Vascular dementia symptoms: Five warning signs of the condition you should know

Vascular dementia symptoms: Five signs of the condition you should know

Vascular dementia symptoms are triggered when blood flow to the brain is reduced.

It is one of several types of dementia which are all linked to a decline in brain function.

There are an estimated 850,000 sufferers in the UK, according to Alzheimer’s Research UK, or one in 79 of the whole population.

“Dementia is the name for problems with mental abilities caused by gradual changes and damage in the brain,” said the NHS online. “It’s rare in people under 65.”

Watch out for these five symptoms of vascular dementia, described by the NHS.

Thought problems

“Slowness of thought”, such as taking more time to complete activities, is a warning sign of vascular dementia.

“Problems with planning or organising, making decisions or solving problems is a sign,” added charity Alzheimer’s Research UK.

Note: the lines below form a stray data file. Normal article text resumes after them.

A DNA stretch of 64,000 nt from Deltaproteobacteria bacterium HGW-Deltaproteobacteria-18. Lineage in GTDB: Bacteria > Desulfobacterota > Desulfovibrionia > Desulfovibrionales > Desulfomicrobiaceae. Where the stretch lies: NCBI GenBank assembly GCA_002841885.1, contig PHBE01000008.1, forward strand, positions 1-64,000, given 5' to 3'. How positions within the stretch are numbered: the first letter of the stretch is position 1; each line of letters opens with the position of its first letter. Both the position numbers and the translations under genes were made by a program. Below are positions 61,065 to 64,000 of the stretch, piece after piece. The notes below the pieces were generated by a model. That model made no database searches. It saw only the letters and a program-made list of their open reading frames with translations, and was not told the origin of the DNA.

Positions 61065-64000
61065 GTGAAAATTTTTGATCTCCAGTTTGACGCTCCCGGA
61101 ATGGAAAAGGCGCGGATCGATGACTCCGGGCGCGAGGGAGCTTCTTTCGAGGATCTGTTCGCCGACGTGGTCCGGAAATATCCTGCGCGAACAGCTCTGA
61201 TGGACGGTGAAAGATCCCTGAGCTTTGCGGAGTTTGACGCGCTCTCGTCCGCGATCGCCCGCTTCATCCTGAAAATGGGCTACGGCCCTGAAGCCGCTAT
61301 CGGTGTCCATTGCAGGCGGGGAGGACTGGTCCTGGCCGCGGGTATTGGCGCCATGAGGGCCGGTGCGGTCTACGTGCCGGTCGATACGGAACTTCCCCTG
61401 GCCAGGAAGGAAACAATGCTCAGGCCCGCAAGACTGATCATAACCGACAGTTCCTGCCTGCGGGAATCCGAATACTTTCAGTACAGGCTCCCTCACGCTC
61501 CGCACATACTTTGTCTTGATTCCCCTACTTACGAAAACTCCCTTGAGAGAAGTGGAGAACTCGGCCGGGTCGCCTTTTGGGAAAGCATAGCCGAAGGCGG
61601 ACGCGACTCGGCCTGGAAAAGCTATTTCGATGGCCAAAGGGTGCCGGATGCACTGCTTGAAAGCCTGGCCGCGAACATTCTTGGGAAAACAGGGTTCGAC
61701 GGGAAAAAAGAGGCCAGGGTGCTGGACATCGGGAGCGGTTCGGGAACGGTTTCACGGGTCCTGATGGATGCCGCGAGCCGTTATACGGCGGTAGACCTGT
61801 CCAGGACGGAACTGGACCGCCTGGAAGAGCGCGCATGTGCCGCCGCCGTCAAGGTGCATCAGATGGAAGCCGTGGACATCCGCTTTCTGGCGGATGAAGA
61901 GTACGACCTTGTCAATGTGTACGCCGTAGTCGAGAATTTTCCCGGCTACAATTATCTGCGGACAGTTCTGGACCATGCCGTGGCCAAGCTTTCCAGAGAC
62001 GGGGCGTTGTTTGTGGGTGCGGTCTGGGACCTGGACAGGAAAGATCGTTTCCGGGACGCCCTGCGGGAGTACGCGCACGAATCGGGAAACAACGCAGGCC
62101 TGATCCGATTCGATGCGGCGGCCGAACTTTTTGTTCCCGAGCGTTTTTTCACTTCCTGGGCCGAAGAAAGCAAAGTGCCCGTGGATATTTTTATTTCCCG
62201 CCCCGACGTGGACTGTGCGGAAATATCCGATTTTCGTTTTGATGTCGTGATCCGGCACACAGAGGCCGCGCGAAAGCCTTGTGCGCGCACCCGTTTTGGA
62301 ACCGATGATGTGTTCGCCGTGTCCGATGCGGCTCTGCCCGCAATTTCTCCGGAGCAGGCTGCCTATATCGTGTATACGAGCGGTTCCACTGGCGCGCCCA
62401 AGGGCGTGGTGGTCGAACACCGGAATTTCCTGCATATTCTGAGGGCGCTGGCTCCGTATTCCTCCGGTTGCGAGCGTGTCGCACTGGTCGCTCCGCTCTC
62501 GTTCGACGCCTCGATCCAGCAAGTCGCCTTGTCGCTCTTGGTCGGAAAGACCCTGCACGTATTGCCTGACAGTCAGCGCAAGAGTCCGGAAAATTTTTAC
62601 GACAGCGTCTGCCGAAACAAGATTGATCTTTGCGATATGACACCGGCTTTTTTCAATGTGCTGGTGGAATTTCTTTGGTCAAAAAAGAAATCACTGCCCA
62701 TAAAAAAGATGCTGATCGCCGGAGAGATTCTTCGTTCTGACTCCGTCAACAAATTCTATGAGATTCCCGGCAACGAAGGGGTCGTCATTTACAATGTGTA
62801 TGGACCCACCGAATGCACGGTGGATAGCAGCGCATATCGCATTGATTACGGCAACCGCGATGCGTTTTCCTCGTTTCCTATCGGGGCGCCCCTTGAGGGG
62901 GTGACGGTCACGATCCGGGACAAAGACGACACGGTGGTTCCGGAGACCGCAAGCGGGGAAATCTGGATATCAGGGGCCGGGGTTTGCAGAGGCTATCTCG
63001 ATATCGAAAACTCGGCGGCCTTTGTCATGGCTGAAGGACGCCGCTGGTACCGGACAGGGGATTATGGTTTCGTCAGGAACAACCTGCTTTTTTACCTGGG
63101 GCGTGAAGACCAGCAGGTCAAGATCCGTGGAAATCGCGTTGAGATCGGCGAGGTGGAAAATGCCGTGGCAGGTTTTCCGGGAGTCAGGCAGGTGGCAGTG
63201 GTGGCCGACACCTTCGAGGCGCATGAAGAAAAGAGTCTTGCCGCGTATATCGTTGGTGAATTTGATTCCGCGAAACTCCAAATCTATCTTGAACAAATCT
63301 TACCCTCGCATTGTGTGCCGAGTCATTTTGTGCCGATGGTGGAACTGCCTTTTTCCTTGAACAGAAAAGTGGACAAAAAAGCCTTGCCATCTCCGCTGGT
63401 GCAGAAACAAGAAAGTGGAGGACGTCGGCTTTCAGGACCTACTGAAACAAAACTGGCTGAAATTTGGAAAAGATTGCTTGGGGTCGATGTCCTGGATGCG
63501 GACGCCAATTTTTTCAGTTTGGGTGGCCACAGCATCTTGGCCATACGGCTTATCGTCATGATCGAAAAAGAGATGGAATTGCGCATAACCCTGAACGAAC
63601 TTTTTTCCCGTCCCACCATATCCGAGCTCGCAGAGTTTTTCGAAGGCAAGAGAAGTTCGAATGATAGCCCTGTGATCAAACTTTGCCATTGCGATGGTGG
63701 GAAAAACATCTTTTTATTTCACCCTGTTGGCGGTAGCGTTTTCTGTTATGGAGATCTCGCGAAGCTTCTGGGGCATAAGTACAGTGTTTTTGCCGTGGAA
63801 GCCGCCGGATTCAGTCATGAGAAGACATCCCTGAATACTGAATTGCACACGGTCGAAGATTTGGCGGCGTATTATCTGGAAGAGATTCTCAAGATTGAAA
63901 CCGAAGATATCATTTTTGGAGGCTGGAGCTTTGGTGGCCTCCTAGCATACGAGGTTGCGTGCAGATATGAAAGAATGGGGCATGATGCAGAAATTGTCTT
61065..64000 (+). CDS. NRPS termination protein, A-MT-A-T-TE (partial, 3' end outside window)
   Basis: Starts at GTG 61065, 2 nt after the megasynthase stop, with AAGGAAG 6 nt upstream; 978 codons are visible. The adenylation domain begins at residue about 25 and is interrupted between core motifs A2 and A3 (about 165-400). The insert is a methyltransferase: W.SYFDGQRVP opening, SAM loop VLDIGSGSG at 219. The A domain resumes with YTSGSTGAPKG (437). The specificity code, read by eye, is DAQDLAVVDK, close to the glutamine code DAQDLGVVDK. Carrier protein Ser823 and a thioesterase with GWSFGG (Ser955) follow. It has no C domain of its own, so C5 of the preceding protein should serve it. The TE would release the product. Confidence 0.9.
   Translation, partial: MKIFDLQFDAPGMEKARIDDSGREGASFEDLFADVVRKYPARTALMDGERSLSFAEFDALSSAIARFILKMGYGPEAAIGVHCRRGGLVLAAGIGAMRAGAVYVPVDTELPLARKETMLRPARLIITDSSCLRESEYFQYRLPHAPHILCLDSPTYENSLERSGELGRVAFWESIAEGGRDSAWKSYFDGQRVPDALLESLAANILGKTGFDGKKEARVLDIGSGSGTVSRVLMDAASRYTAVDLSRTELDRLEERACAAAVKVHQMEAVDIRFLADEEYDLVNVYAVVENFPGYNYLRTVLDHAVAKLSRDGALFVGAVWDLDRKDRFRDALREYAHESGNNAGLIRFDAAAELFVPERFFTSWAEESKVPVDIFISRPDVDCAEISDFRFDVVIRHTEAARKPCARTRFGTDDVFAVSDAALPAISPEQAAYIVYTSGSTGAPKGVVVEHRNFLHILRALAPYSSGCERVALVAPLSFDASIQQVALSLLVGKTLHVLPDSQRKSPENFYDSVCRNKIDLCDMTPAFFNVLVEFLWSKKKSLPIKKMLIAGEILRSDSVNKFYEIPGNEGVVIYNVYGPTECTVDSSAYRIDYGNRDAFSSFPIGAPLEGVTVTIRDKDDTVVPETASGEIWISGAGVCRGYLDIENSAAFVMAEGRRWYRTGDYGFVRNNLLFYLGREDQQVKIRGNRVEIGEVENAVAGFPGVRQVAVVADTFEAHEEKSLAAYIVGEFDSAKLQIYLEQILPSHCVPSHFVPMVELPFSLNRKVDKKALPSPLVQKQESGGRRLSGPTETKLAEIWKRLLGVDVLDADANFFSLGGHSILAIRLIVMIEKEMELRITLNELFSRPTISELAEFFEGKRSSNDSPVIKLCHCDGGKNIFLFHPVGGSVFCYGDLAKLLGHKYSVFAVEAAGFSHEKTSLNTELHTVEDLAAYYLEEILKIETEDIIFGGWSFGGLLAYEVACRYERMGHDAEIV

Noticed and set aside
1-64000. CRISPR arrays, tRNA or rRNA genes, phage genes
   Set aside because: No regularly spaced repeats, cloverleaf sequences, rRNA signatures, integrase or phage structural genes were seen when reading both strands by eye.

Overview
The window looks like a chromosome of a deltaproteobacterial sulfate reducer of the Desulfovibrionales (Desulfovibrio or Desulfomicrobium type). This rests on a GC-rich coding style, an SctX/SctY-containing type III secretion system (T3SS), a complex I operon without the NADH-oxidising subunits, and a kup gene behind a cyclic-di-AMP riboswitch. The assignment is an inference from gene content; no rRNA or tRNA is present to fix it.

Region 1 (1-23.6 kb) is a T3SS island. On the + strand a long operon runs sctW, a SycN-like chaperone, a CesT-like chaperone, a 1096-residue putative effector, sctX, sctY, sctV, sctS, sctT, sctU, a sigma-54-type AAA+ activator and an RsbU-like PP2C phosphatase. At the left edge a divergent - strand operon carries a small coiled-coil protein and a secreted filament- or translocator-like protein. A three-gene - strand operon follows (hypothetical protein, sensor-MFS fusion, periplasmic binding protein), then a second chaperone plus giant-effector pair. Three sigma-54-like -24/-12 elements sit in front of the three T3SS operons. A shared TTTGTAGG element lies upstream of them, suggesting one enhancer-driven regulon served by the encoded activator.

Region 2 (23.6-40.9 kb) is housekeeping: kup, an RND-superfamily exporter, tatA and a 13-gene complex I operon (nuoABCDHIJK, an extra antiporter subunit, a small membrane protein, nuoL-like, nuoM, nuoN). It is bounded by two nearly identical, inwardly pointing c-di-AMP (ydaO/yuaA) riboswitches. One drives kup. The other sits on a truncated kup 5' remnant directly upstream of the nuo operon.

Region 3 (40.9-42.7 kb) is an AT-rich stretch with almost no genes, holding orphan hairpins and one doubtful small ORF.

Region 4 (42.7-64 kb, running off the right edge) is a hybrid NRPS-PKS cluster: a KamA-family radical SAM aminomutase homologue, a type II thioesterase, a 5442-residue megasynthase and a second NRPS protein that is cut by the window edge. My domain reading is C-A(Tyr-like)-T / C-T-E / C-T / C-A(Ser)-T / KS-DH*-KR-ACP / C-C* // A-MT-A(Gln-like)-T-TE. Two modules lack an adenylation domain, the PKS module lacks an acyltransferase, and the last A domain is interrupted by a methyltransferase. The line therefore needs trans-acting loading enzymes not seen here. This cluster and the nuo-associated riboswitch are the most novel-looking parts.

“Memory loss is common in the early stages of Alzheimer’s, but is not usually the main early symptom of vascular dementia.”


“Feeling disorientated and confused” could be a warning sign for the condition.

Alzheimer’s Research UK said “difficulty walking or changes in the way a person walks” could also indicate the condition.

Problems with language

This symptom is not as common as in people with Alzheimer’s disease but can still occur.

“Problems with memory and language” could also be a symptom said the NHS.

Bladder problems

“Frequent urge to urinate or other bladder symptoms” may also be a symptom of the condition said Alzheimer’s Research UK.

“This can be common in older age, but can be a feature of vascular dementia when seen with other symptoms.”

The NHS said “loss of bladder control” happens in the later stages of the condition.

Personality changes

“People may become low in mood, more emotional or lose interest in what’s happening in around them,” if they have the condition, explained Alzheimer’s Research UK.

The NHS also said mood and behavioural changes could be a sign.

You should see a GP if you think you have the early symptoms of dementia, said the NHS.

While there’s no cure for the condition, early treatment could help to slow down it’s progress.

The condition usually gets worse over time.

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